Underground Adventure for Budding Earth Sceintists

We've just been caving. Wow! I normally rave about the life under the soil being so amazing (it is!), but today its about the rock formations. Under the surface of the earth is an incredible world. Like many children (and adults), our kids love rocks and geology -  so caving was a great opportunity to further feed that natural interest and see things from another perspective. I was absolutely fascinated too.

The crocodile and the fairy pools in the Fairy Cave in Buchan, Victoria.

The keen earth scientists down the cave.
Buchan Caves, not far from where we are right now, in East Gippsland (Victoria, Australia), is a 4 km network of limestone caves containing spectacular stalactites, stalagmites, pillars and other formations. The limestone rock at Buchan was laid down during the Devonian period about 300 – 400 million years ago. These caves themselves are up to 20 million years old. The Buchan Caves Reserve was handed back to the people of the Gunaikurnai Nation who manage it in conjunction with Parks Victoria.

Buchan and it’s surrounds are one of the most significant caving areas in Victoria - with over 1000 caves in total. A few of them are open to novices like us. They are not particularly long or deep, but they are highly decorated, making it a world-class caving experience. 

Mum and Dad came caving too.
Calcium carbonate is the basis of the limestone formations in the caves, which comes from the shells and coral that were deposited here when the sea still covered this part of Gippsland. You can see seams of the shells in certain passageways .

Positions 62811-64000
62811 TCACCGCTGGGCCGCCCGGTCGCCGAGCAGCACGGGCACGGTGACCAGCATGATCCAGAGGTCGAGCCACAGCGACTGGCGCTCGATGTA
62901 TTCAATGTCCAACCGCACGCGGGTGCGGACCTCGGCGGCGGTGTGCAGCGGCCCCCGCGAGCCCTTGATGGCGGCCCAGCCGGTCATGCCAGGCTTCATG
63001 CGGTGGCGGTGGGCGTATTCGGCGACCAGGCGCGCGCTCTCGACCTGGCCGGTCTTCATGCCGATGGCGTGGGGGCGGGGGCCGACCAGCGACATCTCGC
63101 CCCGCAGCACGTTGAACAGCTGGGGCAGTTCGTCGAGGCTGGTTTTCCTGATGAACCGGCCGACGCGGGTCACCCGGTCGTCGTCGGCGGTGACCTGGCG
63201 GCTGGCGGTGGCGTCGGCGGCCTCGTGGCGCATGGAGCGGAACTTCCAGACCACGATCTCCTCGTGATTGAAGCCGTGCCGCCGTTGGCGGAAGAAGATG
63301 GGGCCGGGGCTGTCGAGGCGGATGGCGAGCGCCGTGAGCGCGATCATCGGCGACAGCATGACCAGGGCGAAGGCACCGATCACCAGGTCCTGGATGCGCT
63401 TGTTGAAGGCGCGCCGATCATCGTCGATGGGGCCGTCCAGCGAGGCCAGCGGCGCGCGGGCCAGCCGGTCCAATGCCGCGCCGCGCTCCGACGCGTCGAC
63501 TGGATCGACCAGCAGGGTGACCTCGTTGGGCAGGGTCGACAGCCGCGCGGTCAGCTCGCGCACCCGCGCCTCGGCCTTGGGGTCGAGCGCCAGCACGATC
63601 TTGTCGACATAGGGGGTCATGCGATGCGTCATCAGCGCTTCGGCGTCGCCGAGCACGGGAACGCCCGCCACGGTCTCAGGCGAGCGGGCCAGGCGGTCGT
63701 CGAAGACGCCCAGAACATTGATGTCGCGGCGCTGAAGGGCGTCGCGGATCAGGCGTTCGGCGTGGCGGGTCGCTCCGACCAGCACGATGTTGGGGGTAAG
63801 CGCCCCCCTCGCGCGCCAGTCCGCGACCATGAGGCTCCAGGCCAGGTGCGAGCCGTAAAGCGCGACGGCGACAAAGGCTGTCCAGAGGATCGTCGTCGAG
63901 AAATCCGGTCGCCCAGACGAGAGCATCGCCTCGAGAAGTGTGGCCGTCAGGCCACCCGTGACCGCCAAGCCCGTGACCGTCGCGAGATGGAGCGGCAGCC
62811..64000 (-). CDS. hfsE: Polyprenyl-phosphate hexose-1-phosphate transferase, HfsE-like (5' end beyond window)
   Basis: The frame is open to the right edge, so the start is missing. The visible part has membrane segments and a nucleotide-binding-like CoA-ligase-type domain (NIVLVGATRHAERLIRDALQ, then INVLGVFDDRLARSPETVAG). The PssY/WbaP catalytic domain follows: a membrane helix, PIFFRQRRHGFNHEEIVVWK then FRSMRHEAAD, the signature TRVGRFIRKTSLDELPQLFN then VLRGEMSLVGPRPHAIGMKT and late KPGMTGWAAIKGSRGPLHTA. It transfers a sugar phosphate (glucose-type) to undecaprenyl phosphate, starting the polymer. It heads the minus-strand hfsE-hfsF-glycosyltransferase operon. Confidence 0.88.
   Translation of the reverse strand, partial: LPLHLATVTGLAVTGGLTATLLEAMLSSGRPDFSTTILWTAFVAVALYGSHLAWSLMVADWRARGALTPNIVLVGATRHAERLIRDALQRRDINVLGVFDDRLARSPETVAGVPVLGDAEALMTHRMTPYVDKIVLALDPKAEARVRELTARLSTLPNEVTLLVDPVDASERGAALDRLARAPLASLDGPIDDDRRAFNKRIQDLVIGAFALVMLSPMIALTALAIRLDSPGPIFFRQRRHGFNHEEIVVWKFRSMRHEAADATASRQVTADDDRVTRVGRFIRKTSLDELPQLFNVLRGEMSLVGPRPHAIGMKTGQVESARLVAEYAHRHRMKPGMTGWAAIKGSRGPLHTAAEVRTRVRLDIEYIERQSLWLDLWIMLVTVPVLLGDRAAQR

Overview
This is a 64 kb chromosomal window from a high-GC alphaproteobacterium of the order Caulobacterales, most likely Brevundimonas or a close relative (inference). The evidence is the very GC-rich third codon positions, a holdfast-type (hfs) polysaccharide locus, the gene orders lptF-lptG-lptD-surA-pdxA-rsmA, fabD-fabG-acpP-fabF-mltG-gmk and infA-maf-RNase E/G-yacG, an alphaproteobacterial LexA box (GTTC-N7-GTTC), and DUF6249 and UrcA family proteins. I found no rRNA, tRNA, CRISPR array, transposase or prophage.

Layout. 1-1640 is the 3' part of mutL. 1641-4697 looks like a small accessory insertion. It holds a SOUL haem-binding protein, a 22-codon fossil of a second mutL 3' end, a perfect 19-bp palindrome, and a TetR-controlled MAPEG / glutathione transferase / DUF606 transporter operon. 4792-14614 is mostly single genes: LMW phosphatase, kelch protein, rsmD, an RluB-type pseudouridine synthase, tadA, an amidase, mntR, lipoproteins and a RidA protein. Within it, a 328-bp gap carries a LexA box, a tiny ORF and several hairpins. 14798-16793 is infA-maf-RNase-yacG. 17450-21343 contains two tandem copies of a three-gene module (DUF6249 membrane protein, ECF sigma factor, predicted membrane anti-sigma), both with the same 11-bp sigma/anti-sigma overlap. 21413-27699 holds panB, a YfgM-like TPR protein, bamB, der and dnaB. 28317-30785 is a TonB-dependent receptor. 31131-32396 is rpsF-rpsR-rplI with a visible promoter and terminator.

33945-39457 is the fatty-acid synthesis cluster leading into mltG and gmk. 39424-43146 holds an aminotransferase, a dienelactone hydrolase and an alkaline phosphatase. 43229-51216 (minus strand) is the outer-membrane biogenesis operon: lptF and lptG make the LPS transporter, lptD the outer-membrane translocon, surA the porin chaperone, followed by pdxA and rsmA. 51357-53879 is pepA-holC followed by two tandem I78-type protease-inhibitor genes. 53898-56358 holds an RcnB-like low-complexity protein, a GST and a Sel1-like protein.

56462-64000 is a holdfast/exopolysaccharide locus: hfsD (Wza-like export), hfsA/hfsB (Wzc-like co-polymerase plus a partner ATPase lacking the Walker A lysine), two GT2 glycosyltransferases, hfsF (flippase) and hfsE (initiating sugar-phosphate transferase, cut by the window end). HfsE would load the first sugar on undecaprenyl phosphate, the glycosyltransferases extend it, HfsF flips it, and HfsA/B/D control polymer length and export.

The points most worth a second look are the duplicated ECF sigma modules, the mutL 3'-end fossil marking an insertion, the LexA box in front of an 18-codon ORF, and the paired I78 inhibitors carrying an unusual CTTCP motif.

Seams of shells in the cave passageways.

We ventured into the Fairy Cave yesterday for a guided tour with informative Ranger Ben. The cave was about 400m long and went down to about 55m in depth. Inside it was constantly cool - around 17 degrees celsius - a welcome retreat from the summer heat. 

'Drinking straws'  - the beginnings of stalactites.

We learnt that the stalactites and stalagmites grow at a rate of around 1cm every 100 years  incredibly slowly. Understanding this helped me appreciate even more what I was seeing around me - so many of the formations we were looking at were many millions of years old. In one part, estimated at 10-12 million years old. 

Sparkling flows of 'fairy dust' adorn the walls in many places - this is why this is called the Fairy Cave.

The 400m path through the Fairy cave brought us through the middle of some amazing chambers full of formations of various shapes and sizes, sparkling flows. They were all around us - so intricate, such incredible textures and colours - white (just calcium), red (tinted by iron oxides), green (tinted by copper) … Poor Ranger Ben. He had to get quite grumpy with a few visitors who insisted on touching the stalactite formations that we passed (they were SO close). The acids on our hands are damaging to the formations, and I can imagine they could break off quite easily.

There are other cave areas nearby that are not open to the public - some of them were used by Aboriginal people . In them have been found rock paintings, middens, hearths, and tools from 17,000 years ago. Also found were the remains of extinct megafauna species, including a kangaroo and wombat the size of a horse (incredible!) , the Tasmanian Tiger and a Tasmanian Devil (now extinct in the area).

We all emerged from the caves with such enthusiasm for wanting to know more. I highly recommend a visit there if you are in the region. Next time we'll bring our bathers to dip into the pool filled with by the mountain spring!

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